Goat: Matt Holliday.  Rough night for Holliday, going 0-4 and leaving four men on, not counting the one lost when he hit into a double play.  Holliday’s shown some life since a terrible start, but I’m still not sure what it’d take to move him out of the third spot in the lineup.

Notes:  Matt Carpenter started the scoring with a home run, which quickly was matched by the first of Corey Seager’s two shots on the night.  Thankfully they were both solo shots, but the Dodgers probably have themselves a very good long-term answer at the shortstop position.  Hits were scattered up and down the lineup, but the only extra-base one not mentioned was another double by Randal Grichuk.

Another very good outing by Mike Leake, which starts to make you feel much better about that contract.  One could be a fluke, two could be luck, but if we see three, we’re probably seeing a pattern that is going to be more in like with Leake’s history.  The Cardinals don’t need him to be a staff ace (at least in theory, though some of those “aces” aren’t pitching like it) but they do need solid, above-average starts.  The last two games he’s given that to them, including this one where he went six and allowed just one run.  He could have gone longer, as he was just at 71 pitchers, but that was the time when they pinch-hit Molina.  It’s not always you see Matheny forgo a longer outing by his starter to take advantage of a offensive situation, though it’s not unheard of (at least after the fifth).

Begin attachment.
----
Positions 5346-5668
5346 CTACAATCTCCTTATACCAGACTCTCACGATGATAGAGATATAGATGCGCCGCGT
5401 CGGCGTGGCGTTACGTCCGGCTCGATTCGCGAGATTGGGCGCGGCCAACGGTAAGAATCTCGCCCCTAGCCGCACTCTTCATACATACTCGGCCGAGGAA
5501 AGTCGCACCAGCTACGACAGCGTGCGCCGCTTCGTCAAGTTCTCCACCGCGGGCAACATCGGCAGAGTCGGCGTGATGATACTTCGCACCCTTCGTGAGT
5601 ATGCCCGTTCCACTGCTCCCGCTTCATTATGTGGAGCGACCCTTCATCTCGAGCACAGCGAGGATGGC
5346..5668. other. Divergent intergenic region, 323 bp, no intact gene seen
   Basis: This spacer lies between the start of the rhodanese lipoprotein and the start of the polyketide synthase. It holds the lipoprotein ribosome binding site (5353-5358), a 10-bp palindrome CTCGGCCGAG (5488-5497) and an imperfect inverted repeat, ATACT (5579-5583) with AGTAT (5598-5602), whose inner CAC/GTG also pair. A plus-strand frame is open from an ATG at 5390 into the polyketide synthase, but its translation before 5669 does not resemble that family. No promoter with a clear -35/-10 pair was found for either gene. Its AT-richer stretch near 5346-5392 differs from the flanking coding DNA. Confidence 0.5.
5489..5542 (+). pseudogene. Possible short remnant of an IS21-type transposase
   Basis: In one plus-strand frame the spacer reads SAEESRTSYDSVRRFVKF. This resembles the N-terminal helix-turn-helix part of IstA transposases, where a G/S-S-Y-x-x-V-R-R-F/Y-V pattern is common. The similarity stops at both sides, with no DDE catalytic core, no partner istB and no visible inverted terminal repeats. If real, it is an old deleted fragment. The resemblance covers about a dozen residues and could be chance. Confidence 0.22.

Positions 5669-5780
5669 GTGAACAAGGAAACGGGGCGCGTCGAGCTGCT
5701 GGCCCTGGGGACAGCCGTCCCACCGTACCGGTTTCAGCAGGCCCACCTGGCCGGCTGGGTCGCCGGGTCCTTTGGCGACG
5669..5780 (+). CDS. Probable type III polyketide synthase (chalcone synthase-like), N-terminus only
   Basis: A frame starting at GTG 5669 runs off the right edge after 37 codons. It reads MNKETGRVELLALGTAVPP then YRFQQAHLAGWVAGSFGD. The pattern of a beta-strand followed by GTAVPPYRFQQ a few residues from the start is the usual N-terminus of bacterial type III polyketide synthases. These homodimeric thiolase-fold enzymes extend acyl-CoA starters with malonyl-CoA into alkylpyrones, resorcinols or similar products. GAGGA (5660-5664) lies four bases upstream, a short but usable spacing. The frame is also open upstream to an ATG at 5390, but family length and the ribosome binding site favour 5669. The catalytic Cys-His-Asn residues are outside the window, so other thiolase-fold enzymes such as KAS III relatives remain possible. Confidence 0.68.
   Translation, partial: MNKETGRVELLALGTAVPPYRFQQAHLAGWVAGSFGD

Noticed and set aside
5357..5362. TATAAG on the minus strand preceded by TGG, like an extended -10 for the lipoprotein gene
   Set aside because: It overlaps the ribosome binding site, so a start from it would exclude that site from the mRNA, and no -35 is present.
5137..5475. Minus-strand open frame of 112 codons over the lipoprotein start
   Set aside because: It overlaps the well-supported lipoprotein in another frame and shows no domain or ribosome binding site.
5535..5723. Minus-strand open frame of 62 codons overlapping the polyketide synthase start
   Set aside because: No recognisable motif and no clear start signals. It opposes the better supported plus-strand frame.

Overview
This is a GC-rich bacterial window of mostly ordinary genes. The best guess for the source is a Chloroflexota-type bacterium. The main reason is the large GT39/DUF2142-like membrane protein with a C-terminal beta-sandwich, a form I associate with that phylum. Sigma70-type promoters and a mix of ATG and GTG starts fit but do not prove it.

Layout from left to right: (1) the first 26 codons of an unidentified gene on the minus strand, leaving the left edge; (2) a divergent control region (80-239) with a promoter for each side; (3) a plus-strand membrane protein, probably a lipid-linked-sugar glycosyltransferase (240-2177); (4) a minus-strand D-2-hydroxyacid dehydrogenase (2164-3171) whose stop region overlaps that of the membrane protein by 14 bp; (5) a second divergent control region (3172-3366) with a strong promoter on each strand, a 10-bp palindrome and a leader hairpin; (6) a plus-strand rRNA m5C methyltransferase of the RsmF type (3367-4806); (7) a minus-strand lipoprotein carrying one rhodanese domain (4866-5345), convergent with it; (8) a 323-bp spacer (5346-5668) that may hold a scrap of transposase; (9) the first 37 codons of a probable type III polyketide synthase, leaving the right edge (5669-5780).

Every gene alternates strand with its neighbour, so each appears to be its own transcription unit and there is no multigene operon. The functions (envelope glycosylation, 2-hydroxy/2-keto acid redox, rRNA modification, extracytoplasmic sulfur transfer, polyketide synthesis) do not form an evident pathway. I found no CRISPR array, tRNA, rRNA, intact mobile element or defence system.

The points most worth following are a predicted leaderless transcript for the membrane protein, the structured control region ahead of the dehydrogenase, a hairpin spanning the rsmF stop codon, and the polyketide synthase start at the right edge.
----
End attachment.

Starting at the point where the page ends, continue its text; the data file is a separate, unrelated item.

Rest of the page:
Trevor Rosenthal scared us all again, but it worked out much better than his last outing.  After walking three and getting yanked in Anaheim, Rosie comes out and walks the first batter in this one, then runs the count to 3-1 on Yasmani Grandal.  Tara noted on Gateway (which was going on as this was happening) that Matheny did have someone warming up and you have to think that if he’d lost Grandal, Rosenthal might have had another walk-full, out-empty appearance.  Instead, he came back to get Grandal and got a double play out of Howie Kendrick.  The worries aren’t gone when it comes to Rosenthal, but that helped a little bit.

We saw a shuffled lineup in Sunday’s game, somewhat necessitated by the days off given folks like Molina, but you wonder if, given it was a successful evening, things might continue to look a little different tonight when the Cardinals take on the Rockies.  After all, Diaz didn’t look overmatched hitting fifth.  Slip him in there and Grichuk seventh as he continues to try to get hot?  Who knows?  I’m sure there will be a lot of discussion once that lineup drops on Twitter this afternoon.  There always is!